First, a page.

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Study Guide Prepared by Michael J. Cummings..© 2005
Type of Work
.......Henry David Thoreau's "Civil Disobedience" is an essay that attempts to persuade readers to oppose unjust government policies in general and the Mexican War and the institution of slavery in particular.
.......Thoreau first presented the essay as a lecture on January 26, 1848, at the Concord (Massachusetts) Lyceum. In May 1849, it was published under the title "Resistance to Civil Government" in Aesthetic Papers, a short-lived journal of transcendentalist Elizabeth Peabody (1804-1894). In 1866, four years after
Thoreau's death, the essay was published under its permanent title, "Civil Disobedience," in a Thoreau collection entitled A Yankee in Canada, with Anti-Slavery and Reform Papers. )
Point of View
.......Thoreau wrote "Civil Disobedience" in first-person point of view.
.......In the essay, Thoreau says it is the duty of all citizens to disobey unjust government policies. They should express their opposition through acts of civil disobedience, such as refusing to pay taxes. Thoreau cites two examples of unjust U.S. government policies: the continuation of the institution of slavery and
the prosecution of the Mexican War (April 1846-February 1848).
.......Citizens of good conscience should actively oppose unjust government policies through nonviolent resistance, such as refusal to pay taxes. They should even be willing to go to jail rather than yield to immoral or unethical government laws and activities.
- Slavery is an evil institution that must be abolished.
- The Mexican War is an unjust conflict because it is being fought to acquire new territory in which to establish slavery.
- Talk means little unless action backs it up. Saying you are against an unjust government policy does nothing to eliminate that policy. But backing your words up with action—action that may impose hardship on you—will
- Citizens must oppose efforts by groups that promote their own selfish interests at the expense of morality, ethics, and individual rights.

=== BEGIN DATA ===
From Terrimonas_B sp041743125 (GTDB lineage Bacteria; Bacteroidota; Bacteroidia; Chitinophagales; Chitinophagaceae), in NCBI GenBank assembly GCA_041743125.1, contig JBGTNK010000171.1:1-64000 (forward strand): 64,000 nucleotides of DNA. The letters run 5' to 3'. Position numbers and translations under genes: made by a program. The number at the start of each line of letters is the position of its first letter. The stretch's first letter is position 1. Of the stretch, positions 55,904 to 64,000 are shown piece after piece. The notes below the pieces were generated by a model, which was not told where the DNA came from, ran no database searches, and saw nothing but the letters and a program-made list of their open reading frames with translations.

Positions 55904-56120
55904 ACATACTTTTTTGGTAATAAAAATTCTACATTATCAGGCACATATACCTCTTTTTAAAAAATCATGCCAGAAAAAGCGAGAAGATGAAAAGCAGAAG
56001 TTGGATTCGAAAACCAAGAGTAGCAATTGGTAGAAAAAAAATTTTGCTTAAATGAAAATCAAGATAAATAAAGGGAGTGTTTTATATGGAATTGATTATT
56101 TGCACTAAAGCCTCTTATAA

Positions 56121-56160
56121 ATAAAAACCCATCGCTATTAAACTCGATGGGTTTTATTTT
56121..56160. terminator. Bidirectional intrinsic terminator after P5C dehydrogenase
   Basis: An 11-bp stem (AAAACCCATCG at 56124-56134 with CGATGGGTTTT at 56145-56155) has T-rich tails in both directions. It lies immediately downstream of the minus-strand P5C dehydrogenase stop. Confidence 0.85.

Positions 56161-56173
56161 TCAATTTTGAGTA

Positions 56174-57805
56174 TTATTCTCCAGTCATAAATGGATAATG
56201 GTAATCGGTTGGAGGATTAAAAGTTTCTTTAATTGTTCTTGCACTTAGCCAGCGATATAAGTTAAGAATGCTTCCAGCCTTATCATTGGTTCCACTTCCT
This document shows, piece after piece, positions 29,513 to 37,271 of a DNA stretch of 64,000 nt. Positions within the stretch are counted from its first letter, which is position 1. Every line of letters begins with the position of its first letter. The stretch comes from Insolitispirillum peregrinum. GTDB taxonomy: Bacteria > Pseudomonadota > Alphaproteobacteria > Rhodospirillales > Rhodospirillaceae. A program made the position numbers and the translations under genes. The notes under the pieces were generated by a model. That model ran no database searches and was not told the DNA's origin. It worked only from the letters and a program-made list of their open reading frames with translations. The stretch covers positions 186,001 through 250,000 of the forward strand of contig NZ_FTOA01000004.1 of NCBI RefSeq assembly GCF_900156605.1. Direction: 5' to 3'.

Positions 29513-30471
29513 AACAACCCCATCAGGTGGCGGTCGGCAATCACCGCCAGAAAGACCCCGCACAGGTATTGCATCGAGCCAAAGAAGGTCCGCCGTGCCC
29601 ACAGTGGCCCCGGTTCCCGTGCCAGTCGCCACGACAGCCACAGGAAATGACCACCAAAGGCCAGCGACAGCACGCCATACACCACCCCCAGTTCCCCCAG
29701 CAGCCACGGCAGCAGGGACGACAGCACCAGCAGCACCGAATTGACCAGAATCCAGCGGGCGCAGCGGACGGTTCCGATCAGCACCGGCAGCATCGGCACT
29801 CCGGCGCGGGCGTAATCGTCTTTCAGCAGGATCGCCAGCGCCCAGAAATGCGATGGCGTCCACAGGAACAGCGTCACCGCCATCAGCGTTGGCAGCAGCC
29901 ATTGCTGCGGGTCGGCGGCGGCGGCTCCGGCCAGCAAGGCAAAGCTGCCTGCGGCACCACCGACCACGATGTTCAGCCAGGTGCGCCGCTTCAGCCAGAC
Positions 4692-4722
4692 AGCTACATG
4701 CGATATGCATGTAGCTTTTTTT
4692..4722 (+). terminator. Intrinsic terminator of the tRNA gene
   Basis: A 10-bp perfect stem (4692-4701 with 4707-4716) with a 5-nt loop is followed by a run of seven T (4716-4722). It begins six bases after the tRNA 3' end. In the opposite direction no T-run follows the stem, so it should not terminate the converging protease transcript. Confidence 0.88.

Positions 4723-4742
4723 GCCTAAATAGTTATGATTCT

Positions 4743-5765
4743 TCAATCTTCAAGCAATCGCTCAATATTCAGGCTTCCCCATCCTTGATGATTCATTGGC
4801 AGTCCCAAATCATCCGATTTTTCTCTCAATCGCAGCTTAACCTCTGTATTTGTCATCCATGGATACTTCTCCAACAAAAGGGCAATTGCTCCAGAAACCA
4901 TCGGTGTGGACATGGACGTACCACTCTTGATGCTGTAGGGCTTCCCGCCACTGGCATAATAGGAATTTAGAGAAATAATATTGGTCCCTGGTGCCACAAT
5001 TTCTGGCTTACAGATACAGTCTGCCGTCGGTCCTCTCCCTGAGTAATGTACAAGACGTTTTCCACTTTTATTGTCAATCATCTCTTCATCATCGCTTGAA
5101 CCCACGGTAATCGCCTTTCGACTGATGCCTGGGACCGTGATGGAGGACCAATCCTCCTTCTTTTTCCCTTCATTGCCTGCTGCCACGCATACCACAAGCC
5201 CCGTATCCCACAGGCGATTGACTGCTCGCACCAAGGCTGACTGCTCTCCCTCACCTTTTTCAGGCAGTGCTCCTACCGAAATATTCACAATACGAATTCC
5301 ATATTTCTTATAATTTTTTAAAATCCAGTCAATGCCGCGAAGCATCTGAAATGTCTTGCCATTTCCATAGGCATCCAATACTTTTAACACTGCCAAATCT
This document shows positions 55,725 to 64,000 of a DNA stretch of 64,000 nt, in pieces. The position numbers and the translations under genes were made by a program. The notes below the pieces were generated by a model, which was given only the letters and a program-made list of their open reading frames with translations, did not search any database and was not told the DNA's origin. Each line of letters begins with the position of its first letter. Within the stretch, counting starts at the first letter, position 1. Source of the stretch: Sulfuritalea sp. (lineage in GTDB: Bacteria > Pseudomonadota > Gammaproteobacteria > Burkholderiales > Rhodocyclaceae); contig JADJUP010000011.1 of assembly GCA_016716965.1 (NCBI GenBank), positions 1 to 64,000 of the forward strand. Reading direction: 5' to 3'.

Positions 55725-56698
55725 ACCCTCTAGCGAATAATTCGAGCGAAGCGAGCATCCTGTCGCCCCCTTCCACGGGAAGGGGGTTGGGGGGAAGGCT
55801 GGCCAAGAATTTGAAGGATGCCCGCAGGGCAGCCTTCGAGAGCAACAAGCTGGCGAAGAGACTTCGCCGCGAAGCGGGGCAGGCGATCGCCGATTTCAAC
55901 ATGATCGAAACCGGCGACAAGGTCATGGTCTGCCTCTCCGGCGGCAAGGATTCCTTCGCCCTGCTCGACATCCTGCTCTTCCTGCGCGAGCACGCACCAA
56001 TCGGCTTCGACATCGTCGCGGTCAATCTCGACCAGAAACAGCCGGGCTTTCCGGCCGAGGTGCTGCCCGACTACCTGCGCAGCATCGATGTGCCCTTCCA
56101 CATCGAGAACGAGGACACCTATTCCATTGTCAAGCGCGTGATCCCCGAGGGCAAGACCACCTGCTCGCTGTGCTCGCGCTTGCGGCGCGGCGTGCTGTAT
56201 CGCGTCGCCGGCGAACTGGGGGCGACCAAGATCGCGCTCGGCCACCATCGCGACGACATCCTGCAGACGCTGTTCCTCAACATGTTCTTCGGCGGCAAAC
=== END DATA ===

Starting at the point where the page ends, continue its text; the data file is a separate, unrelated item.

Thoreau and Transcendentalism
.......Thoreau believed every human being has inborn knowledge that enables him to recognize and understand moral truth without benefit of knowledge obtained through the physical senses. Using this inborn knowledge, an individual can make a moral decision without relying on information gained through everyday living,
education, and experimentation. One may liken this inborn knowledge to conscience or intuition.
.......Thoreau and others who believed that this inborn knowledge served as a moral guiding force were known as transcendentalists—that is, they believed that this inner knowledge was a higher, transcendent form of knowledge than that which came through the senses. Because Thoreau and his fellow transcendentalists trusted their own inner light as a moral guiding force, they were possessed of a fierce spirit of self-reliance. They were individualists; they liked to make decisions
for themselves. If the government adopted a policy or a law that offended their consciences, they generally reacted strongly.
.......“Civil Disobedience” expresses Thoreau’s reaction and measured response to government dictums that legitimized slavery and the
Mexican War. Transcendentalism, as Thoreau’s moral philosophy was called, did not originate with him or his fellow transcendentalists in New England but with the German philosopher Emanuel Kant. He used the word transcendental to refer to intuitive or innate knowledge—knowledge which is a priori rather than a
Thoreau's Influence on Others
.......The principles discussed in “Civil Disobedience” have influenced defenders of human rights throughout the world.
.......Among them was Mohandas K. (Mahatma) Gandhi
(1869-1948), the great Indian leader. Using ideas promoted in Hindu and Christian philosophy, as well as tactics espoused by
Thoreau and Russian writer Leo Tolstoy, Gandhi led a successful campaign of passive resistance in South Africa between 1896 and 1914 to obtain civil rights for immigrants from India. But rather than terming his philosophy of peaceful agitation either civil disobedience or passive resistance, he called it satyagraha (pronounced SAHT ya GRUH ha), a Hindi (Indo-Aryan language) word via